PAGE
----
By Syndication The Washington Post, Bloomberg · Laura Hurst
The move reflects the challenge facing Big Oil as the pandemic persists, with some in the industry believing the era of demand growth is already over. As the crisis hastens the shift to cleaner energy, oil majors are axing jobs, taking multibillion-dollar writedowns and even slashing once-sacrosanct dividends.
At Shell, 7,000 to 9,000 job losses are expected by the end of 2022, including around 1,500 people taking voluntary redundancy this year, the company said Wednesday. The energy giant, which currently employs about 83,000, predicts sustainable annual cost savings of $2 billion to $2.5 billion by that time.
"We have to be a simpler, more streamlined, more competitive organization," Chief Executive Officer Ben van Beurden said in a statement. "In many places, we have too many layers in the company: too many levels between me, as the CEO, and the operators and technicians at our locations."
Shell plans to "refocus" its refining business, eventually reducing its number of plants to fewer than 10, from the 15 it's involved in today. Refining margins have been much lower this quarter than last quarter, and oil-product sales have shrunk to around 4 million to 5 million barrels a day from 6.7 million a year earlier, according to the statement.
Third-quarter oil-product trading results will fall short of the historical average and will be "significantly lower" than in the second quarter, the company said. That shows the trading bonanza that saved Shell's last set of results won't be repeated. Its full third-quarter financials, scheduled for Oct. 29, will include impairment charges of $1 billion to $1.5 billion.
Shell's B shares fluctuated in London, and traded down 0.3% at 953.9 pence as of 10:47 a.m. local time.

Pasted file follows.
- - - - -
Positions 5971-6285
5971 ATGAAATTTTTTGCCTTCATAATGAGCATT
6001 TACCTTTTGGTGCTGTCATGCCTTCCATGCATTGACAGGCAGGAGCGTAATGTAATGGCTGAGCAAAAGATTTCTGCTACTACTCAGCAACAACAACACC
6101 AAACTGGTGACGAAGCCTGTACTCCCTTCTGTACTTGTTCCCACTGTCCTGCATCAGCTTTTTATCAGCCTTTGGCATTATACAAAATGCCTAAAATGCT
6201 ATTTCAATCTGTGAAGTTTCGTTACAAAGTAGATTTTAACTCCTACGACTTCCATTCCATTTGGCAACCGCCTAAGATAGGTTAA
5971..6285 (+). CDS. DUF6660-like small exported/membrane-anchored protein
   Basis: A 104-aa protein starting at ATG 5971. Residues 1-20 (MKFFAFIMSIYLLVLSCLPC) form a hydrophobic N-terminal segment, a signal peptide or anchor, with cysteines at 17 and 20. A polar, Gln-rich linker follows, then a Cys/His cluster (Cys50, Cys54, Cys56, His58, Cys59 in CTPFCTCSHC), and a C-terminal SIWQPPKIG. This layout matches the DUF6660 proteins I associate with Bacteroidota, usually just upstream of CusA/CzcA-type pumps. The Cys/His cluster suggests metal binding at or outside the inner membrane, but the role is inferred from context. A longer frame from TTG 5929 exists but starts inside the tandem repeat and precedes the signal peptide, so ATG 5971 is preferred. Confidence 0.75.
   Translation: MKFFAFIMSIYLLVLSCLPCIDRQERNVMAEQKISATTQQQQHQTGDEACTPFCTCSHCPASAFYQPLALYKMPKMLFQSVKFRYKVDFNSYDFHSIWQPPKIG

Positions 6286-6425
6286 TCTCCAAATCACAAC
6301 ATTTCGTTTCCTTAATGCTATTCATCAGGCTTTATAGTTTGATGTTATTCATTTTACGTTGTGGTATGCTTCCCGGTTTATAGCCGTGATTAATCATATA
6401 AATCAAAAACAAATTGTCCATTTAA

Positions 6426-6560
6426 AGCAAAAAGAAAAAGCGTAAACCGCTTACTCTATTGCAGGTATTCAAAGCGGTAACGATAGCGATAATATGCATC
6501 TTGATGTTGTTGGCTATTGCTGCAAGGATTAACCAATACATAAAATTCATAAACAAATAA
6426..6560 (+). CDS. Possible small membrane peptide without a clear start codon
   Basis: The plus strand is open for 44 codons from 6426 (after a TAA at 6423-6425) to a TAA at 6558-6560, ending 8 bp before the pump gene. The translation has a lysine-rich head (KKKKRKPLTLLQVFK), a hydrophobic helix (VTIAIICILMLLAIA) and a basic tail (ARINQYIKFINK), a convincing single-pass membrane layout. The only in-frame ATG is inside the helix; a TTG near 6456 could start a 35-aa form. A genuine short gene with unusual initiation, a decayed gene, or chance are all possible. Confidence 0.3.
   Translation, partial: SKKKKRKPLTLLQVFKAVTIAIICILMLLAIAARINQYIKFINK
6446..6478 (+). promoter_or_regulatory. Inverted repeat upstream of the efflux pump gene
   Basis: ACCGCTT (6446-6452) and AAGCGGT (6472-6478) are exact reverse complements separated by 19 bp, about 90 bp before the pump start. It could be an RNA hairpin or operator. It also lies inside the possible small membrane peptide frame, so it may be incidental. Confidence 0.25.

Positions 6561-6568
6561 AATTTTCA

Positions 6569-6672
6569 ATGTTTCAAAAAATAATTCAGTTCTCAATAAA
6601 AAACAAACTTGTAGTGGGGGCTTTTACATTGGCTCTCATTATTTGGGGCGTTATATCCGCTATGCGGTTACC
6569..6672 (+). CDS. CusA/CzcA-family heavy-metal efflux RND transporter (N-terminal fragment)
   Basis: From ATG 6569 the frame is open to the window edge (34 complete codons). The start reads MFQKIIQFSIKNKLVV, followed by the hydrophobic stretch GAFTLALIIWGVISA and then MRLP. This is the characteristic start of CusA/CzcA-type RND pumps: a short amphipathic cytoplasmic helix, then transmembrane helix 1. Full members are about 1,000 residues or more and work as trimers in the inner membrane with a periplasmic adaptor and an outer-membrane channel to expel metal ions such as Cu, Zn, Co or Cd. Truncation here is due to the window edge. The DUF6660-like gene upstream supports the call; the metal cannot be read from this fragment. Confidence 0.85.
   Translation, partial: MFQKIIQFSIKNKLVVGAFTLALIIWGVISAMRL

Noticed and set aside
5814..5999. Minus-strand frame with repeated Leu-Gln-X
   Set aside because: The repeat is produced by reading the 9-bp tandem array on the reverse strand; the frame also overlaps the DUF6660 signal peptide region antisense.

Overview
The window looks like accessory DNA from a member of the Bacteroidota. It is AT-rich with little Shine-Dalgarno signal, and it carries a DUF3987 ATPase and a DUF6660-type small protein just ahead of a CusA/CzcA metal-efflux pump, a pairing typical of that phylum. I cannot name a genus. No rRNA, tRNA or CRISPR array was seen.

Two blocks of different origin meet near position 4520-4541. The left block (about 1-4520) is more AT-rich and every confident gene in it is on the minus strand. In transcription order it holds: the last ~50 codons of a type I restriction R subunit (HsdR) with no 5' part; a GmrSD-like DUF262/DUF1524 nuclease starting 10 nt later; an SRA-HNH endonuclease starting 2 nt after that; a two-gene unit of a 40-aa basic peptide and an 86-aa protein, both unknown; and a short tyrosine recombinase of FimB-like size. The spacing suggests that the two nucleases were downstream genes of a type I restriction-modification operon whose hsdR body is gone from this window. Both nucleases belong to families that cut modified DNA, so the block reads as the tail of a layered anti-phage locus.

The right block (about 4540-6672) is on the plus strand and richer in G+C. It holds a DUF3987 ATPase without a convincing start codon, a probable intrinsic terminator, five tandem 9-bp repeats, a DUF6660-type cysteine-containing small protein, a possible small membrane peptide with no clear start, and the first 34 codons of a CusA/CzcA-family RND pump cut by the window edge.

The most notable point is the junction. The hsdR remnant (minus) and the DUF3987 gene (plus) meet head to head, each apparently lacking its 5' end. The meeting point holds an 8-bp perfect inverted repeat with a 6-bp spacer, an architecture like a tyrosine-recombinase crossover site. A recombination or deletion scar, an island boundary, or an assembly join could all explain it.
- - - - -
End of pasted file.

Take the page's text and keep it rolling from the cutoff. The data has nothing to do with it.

"The transformation to a leaner and lower-carbon organization is the right one for Shell longer-term," Barclays analyst Lydia Rainforth wrote in a research note. "But with the macro environment still challenging, this may take some time to reflect in the share price."
Oil's coronavirus-induced plunge has seen Shell's peers also take drastic steps to shore up the balance sheet. BP Plc said in June it planned to cut 10,000 jobs, Chevron Corp. intends to trim 10% to 15% of its global workforce, while Exxon Mobil Corp. is reviewing staffing country by country.
Shell began the process in May, when Van Beurden told staff in a memo that it was reshaping the company to make it slimmer and more resilient and that there could be redundancies in the second half of the year, according to people with knowledge of the matter. The Anglo-Dutch major offered voluntary severance, scaled back recruitment and reviewed expatriate staff contracts.
"These incremental details should help investors who think Shell has been sitting on its hands in recent months," RBC Capital analyst Biraj Borkhataria wrote in a note. But he said shareholders will want more details on the company's plans, expected to be revealed at Shell's strategy day on Feb. 11.
The reorganization is also designed to further Shell's expanded green ambitions. The company said in April it planned to eliminate all net emissions from its own operations and the bulk of greenhouse gases from fuel it sells to its customers by 2050. Shell also said that ultimately, it would only do business with emission-free companies.
European oil majors making a strategic shift into cleaner fuels have faced questions from investors about the profitability of renewables, which typically bring in single-digit returns. BP's shares fell to a 25-year low a week after it outlined plans to boost renewables returns.
Shell insists that with time, its power division will bring in 8% to 12%. While oil and gas projects have historically brought in higher figures, returns in that industry have recently dwindled. Van Beurden said in May that "8% to 12% currently we don't even make in our upstream business."